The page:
Here is what I found:
With the exception of one beetle species out of more than 150 (and I still want to check this myself), no insects with complete metamorphosis appear to have genome sizes larger than 2pg (~ 2 billion base pairs). On the other hand, orders without complete metamorphosis often include species with enormous genomes.
So, step 3 is then to see whether this holds with a broader sampling. Now we are getting into the targeted exploration. What we need is a) more data from holometabolous orders (do they exceed this threshold and we just haven’t found them?) and b) more from hemimetabolous orders (do most of them have examples that are larger than the threshold?). Since this possible pattern was identified, we have added hundreds of species from both kinds of insects, including about 400 butterflies and moths (holometabolous, none larger than 2pg), 90 wasps, ants, and bees (holometabolous, none larger than 2pg), 75 flies (holometabolous, none larger than 2pg), and 100 dragonflies (about 1/5 of known diversity in North America; hemimetabolous, a few larger than 2pg). So far, so good, and this work continues with current projects on wasps, flies, caddisflies, and stone flies. But questions remain: Does this hold in additional orders? Is there really a link between development and genome size in insects? Why 2pg? Are there other explanations (e.g., other constraints, phylogenetic effects, differences at the level of mutational mechanisms)?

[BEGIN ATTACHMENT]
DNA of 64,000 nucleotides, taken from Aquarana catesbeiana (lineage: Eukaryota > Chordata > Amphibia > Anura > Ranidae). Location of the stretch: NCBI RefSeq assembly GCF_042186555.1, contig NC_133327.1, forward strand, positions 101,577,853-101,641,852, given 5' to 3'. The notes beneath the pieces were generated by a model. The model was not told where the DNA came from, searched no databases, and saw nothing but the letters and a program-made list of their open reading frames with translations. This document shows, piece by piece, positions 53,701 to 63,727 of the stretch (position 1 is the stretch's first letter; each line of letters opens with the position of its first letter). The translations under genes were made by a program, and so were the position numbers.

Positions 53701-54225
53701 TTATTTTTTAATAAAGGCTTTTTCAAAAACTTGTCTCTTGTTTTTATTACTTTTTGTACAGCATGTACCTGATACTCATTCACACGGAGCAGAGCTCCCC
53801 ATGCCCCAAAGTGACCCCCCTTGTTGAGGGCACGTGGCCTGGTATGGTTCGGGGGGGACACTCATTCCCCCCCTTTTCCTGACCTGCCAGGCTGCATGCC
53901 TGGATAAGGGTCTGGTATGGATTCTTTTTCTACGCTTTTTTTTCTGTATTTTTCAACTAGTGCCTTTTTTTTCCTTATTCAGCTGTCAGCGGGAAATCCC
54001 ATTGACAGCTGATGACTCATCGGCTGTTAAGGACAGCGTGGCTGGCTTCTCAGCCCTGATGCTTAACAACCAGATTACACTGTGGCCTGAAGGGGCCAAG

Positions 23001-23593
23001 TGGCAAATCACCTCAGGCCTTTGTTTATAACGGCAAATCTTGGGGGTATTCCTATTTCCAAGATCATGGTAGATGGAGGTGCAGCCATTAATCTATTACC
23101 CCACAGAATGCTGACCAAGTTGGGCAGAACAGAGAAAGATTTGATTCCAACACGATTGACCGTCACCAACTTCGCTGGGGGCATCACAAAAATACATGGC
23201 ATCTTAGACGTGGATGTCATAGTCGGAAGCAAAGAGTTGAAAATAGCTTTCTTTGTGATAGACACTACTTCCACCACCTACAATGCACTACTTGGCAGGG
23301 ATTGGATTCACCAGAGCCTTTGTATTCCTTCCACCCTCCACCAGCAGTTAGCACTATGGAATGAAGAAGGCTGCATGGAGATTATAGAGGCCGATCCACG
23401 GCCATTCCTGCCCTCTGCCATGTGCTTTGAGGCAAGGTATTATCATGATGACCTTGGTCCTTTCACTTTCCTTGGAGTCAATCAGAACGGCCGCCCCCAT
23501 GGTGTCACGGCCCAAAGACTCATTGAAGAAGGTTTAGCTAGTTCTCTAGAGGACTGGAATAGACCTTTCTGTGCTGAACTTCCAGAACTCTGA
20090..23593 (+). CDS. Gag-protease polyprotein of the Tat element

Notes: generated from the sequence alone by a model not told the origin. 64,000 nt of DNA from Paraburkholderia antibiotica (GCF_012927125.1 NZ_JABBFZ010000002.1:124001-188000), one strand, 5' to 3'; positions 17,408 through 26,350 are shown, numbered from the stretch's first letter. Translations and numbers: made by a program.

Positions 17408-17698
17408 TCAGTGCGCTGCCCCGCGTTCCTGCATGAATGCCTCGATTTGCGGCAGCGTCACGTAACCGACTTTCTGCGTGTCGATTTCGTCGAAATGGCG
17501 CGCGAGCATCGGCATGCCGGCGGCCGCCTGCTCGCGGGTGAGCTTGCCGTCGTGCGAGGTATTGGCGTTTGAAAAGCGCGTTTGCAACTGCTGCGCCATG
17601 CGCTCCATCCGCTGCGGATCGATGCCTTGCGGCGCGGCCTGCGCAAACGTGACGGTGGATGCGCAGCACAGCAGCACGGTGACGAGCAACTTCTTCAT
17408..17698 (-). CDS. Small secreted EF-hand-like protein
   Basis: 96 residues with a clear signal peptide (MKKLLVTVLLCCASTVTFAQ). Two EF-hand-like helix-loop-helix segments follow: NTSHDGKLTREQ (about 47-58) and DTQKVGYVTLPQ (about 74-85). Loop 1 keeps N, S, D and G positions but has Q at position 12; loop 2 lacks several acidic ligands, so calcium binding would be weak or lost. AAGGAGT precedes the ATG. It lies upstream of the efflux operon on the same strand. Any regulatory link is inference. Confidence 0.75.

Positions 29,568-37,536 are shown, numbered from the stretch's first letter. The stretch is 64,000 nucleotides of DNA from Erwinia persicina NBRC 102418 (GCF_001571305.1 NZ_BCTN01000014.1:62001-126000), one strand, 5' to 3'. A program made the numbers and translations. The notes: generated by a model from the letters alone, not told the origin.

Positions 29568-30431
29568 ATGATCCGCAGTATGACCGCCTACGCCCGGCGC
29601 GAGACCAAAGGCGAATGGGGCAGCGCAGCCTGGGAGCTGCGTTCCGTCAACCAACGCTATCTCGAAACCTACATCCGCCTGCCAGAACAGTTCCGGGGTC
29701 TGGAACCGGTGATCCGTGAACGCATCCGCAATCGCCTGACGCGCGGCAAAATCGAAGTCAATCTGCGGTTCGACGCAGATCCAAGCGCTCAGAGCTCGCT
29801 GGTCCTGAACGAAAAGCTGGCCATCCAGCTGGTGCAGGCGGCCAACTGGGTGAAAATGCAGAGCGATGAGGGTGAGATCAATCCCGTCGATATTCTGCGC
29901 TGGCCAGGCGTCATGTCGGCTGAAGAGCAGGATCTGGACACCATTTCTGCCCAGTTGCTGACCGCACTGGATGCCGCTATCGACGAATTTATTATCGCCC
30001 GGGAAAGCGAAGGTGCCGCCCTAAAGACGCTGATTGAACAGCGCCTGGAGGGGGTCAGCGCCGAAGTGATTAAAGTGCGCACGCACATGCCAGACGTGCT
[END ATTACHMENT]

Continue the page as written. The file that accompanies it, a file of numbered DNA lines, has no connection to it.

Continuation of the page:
For step 4, we started to test this idea that development constrains genome size in insects. First, we looked at the rate of development (egg to adult) within a single genus (Drosophila), and found a significant correlation with genome size. We have also started looking at “curious” orders that may be exceptions that prove the rule: for example, mayflies have an additional nymphal moult that other hemimetabolous orders don’t, so this may impose an additional constraint and keep their genomes small — I have only looked at one so far (yes, small), but I will let you know how it turns out once we do a large sample. We are also looking at specific comparisons within orders based on a combination of their traits (developmental rate, parasitic vs free living, body size, flight) and phylogenetic relationships. In this case, shifts in lifestyle are especially informative because they may illustrate an evolutionary association between genome size and the characteristics of interest.